Man claims to be Malema’s father

MorningAfrica, 29 January 2014


71-year-old Samuel Manyapye, an impoverished scrap metal collector claims that he is Julius Malema’s father.

He apparently lives in a shack at Mohlakaneng, an informal settlement on the far side of Nelson Mandela Drive, which cuts through Seshego township outside Polokwane in Limpopo with his wife Rahaba (45).

“Yes, I am Julius Malema’s father,” he told Drum magazine.

“He’s my son. But he doesn’t care about me and when he passes me in the street in one of his big cars he looks at me as if I am a stranger.”

“I want to reconcile with the boy – he’s my flesh and blood, but he wants nothing to do with me. It hurts.

“I would die a happy man after sitting down and having a talk with him.

“I can imagine how he feels and I don’t blame him.

“I deserted him and his mother when I went to work on a gold mine in Orkney, but he’s still my son.”


12 thoughts on “Man claims to be Malema’s father

  1. Suits him right, now that Malema has made a name for himself he suddenly recognize him as his son? I can imagine his expectations, a big car, a mansion … Since he deserted Him when he went to work at some gold mine he should have at least built himself and house out of the gold he dug all those years while Malema had to succumb to being raised by a single mother. He was supposed to be there if not physically then at least help out financial. Making a woman pregnant doesn’t make a man a father. You have to raise a child to be recognized as a father. Let it be a lesson to all man who dumps woman with children, they grow up and make something of themselves, when they do dare not to suddenly expect a relationship. He should stay in his shark and hope for an RDP just like all other poor South Africans. He didn’t only fail Malema as a young boy, he failed Malema’s mother and then failed himself dismally. He should not expect sympathy from anyone. We are the generation that is sick and tired of being sick and tired. To hell with forgiveness, some people just don’t deserve it…..

  2. Ntate Samuel Manyapye a word of advice, write to Andile at Khumbulíkhaya and tell her the sorb story maybe the Commander in Cheif might want to hear kahlekahle why did you deserted him.

    Another advice, a high sperm-count does not make you a father, fatherhood is love, care, education, advise, encouragement, teaching Gods ways to your Son.

    Sello is not your son, it was Gods plan that your sperm fertilise the oval of Malema’s Mother. And one person that has been everything to Sello is her Grandma.

    Today the maintenance court is full of claim becuase of sperm carriers like you. Go and throw yourself in the fire for all I care.

  3. I feel pity for him as a human being but that doesn’t mean my CIC should be ashamed of the people and run to rescue him, hell no, he was working,he fed himself with the goodies while Juju and his 2 women in his life struggled to raise a man that he is today. At list he’s an entrepreneur and am sure his getting pension money and if not he can run to anc,they will help him quick as a revenge to the nkandla shame. O zo ba strong madala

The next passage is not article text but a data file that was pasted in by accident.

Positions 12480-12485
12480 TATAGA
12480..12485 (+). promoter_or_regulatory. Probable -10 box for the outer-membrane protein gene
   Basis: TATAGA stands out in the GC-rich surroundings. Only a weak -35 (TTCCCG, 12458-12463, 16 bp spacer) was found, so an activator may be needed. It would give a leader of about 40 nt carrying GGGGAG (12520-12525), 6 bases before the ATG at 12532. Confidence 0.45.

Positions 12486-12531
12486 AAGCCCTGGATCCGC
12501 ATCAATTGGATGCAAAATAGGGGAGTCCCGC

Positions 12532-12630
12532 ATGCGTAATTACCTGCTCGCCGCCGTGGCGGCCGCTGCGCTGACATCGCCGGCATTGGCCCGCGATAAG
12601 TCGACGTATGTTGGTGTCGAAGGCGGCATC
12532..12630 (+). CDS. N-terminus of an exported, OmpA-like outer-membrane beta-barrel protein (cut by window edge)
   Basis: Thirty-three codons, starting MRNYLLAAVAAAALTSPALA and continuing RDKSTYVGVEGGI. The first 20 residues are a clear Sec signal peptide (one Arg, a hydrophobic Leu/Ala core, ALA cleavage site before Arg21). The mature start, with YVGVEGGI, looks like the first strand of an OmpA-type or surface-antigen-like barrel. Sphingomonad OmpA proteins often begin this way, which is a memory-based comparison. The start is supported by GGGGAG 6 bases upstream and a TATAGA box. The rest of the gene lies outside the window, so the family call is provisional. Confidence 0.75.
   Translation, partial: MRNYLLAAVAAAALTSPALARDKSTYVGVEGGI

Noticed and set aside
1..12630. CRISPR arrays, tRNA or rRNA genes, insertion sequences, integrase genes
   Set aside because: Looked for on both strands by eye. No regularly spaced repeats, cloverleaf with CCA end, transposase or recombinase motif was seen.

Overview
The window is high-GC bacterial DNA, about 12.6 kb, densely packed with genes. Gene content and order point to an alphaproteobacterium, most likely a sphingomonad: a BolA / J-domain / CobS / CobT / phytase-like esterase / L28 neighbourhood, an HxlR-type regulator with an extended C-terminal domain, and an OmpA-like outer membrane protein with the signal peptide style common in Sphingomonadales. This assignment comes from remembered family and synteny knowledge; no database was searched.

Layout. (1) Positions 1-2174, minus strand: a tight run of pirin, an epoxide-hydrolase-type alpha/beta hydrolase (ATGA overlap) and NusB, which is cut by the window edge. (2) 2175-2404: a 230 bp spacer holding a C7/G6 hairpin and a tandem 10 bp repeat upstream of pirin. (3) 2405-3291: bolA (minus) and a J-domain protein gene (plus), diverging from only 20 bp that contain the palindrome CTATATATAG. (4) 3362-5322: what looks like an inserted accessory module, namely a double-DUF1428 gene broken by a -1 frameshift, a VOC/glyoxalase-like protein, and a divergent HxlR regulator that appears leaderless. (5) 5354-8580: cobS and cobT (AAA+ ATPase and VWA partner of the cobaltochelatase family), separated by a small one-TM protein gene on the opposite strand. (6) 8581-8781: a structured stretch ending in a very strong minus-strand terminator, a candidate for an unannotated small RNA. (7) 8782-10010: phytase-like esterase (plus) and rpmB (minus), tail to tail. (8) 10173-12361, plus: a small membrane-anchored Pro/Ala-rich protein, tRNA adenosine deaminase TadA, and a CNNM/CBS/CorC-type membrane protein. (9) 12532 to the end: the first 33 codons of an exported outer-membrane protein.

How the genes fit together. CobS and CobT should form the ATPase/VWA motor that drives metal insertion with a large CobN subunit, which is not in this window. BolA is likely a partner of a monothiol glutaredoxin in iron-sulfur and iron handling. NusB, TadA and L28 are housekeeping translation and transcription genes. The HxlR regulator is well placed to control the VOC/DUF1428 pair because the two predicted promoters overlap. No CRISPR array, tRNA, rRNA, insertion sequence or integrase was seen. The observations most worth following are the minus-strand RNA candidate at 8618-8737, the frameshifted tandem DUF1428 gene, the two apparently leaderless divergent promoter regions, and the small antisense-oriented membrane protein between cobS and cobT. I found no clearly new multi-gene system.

4. I feel sorry for this old man. everything happens for the reason and we don’t know what was the circumstance when old man left the family. it might happen that Malema’s mother was rude and agressive towards old man because he was not working. That is way old man decided to leave them Orkney to look for the job. the bible says love your parents so that you may have more days to live. Malema must just forgive his father and reconcile with him.

  5. Sorry Bra Samuel Manyapye, you left your son at a very critical time when he needed you most. So now better not try to draw unnecessary tension, leave Julius alone.

  6. Family matters, allegations, claims need to be processed through African customary RULES! Africans are organised nation with working systems and law which the Europeans worked very hard and systematically to destroy.

    Family matters are not politics of the public space until so managed through customary process.

  7. mistakes are made,just like everybody as humans,the oldman deserves a second many are we that did the same the old man god will decide your fade

  8. A second chance should be a matter ascribed to customary processes for those involved away from the public if the affected see it fit. Family is an essential unit of a healthy public, so are its special affairs for the family only.

Leave a Reply

Your email address will not be published. Required fields are marked *